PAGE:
Beyond the beginnings of “Milky Way season”, March skies have a lot to offer. Good viewing to you!

April Dark Skies

Spring in the northern hemisphere is the beginning of Milky Way season, when the Galactic Center is above the horizon at night. Although the Milky Way can be photographed anytime of the year when the sky is dark enough, the region around the Galactic Center contains the most detail and so is more photogenic. Spring is also the time when the Milky Way can be seen as a full arch, low enough in the horizon to photograph with some landscape visible. Fortunately, many of us in the Pagosa Springs area live where skies are dark enough that we can photograph the Milky Way without traveling, so it could be a good subject while we are “staying at home”.

In April 2020, opportunities to photograph the Milky Way from Pagosa Springs, without interference from the Moon, begin on the 14th and last into the first couple of days of May. The new moon will be April 22, so the best dark sky conditions and longest time for viewing the Milky Way would be a couple of days on either side of the 22nd. During this period, you could photograph the Milky Way from around 1 a.m. until shortly before dawn, about 4:45 a.m.. For details, see any of a number of apps, such as PhotoPills, Sun Surveyor, or The Photographer’s Ephemeris, desktop programs such as Stellarium. 

Night sky photography isn’t just about the Milky Way. A classic method of photographing the night sky is to make very long exposures which show the motion of the stars as star trails. As with any night scape photography, the best images will also have a strong foreground, perhaps illuminated by the waning moon, low level LED light panels, or by light painting with a flashlight. For tips and references on start trail photography, see this post. 

Also coming up next week is the Lyrid meteor shower, which should be active beginning April 19, and  peak in the predawn hours of April 22 this year. However, you should be able to see some activity of the Lyrid any dark night from April 10 through 23, with up to 10-15 meteors per hour. The Lyrid shower occurs every spring, and if the skies are dark and clear, it can be one of the best meteor showers of the year. Fortunately, with the new moon on the 22nd, there should be excellent viewing of the Lyrids this year. To photograph the Lyrids, all you need is a clear, dark sky, wide angle lens, camera and intervalometer (built in or external) and lots of patience. For an excellent introduction to techniques for photographing meteor showers, see this article by Glenn Randall.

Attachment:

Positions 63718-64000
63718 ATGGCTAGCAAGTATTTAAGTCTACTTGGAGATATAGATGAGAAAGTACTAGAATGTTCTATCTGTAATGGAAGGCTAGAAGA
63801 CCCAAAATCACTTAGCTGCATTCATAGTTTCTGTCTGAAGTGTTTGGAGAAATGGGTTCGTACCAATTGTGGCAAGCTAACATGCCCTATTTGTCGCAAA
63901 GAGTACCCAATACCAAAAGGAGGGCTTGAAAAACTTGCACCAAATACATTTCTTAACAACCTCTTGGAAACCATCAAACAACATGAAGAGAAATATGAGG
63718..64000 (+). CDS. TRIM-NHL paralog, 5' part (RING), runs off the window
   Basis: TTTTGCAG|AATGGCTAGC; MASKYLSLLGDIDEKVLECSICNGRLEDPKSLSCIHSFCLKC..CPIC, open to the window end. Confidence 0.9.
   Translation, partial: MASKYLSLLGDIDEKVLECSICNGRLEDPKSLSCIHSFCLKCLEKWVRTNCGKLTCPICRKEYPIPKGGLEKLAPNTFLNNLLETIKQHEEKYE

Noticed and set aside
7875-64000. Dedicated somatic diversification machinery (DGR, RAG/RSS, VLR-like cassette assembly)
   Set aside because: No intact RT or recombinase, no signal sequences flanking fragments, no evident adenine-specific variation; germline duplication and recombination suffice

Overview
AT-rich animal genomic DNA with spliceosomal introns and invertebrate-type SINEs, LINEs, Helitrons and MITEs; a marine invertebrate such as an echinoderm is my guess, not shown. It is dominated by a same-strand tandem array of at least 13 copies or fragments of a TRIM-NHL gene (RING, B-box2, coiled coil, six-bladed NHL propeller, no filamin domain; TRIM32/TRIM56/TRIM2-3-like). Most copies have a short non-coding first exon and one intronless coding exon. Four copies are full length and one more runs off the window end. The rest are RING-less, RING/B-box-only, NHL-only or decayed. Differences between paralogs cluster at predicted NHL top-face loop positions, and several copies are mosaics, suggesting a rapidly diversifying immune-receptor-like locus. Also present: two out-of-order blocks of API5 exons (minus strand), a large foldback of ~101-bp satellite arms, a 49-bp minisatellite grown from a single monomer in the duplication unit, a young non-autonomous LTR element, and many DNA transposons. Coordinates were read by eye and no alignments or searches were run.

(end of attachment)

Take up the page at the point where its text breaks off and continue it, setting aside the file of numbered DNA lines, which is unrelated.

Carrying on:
If you are sheltering in place, don’t live in a dark sky area, or just are not into going outside to photograph the Milky Way in the wee hours, here is an indoor activity.  The week of April 19 to 26 has been designated as International Dark Sky Week by the International Dark Sky Association, with the goal of reconnecting people around the world with our night sky. On their website, , you can find a variety of virtual presentations that you can watch each day of that week. Topics include the relationship between humans and the night sky through history, basic astronomy, and art and conservation. Some of the presentations are stories about the night sky, appropriate for kids. You can also follow these and other presentations of the IDSA on their Youtube channel.

Happy star gazing!

Processing Milky Way Images, Sept 11 PSPC Topic

Great Sand Dunes Milky Way, by Doug Coombs

The September 11 Pagosa Springs Photography Club program, Milky Way Processing With Sequator, Photoshop and Lightroom, will be presented by Doug Coombs,  at The Community United Methodist Church, 434 Lewis Street.

Join us for socializing at 6 PM, followed by a brief business meeting and presentation at 6:30 PM. Anyone interested in improving their photography is invited to attend, whether a novice or experienced photographer.  Club members are encouraged to bring up to 10 photos on a thumb drive to share with the group after the presentation, if time permits.

Club members who are submitting photos for our 2019 Digital Photography Contest take note, the entry deadline is at our meeting on Sept 11. For details, see the post 2019 Digital Photo Contest.

Doug Coombs is a nature and landscape photographer who lives part time in Los Alamos, part time in Pagosa, and part time at numerous great photographic sites throughout the West. He is retired from his job as software engineer/developer at LANL. While not working, taking photos, or processing photos, Doug was President of the Los Alamos Photography Club for over 10 years and is currently president of the Los Alamos Adobe Users Group.

In order to reduce noise, Doug will show how to stack multiple exposures of a Milky Way photo using an open source tool for Windows called Sequator. In a previous presentation, he demonstrated this in Photoshop. After the stacked photo is created, he will demonstrate how he processes the photo in both Photoshop and Lightroom. In Photoshop he we be selecting the sky and the foreground separately to create adjustment layers. He will use RGB curves to change the sky to a blue tone.

The Pagosa Springs Photography Club promotes educational, social and fun interactions between all who enjoy making and viewing great photography.  Membership is just $25/calendar year for individuals and $35 for families. To join or renew, fill in the member application form and mail it with a check for your dues to the address shown on the form, or bring it to one of our meetings.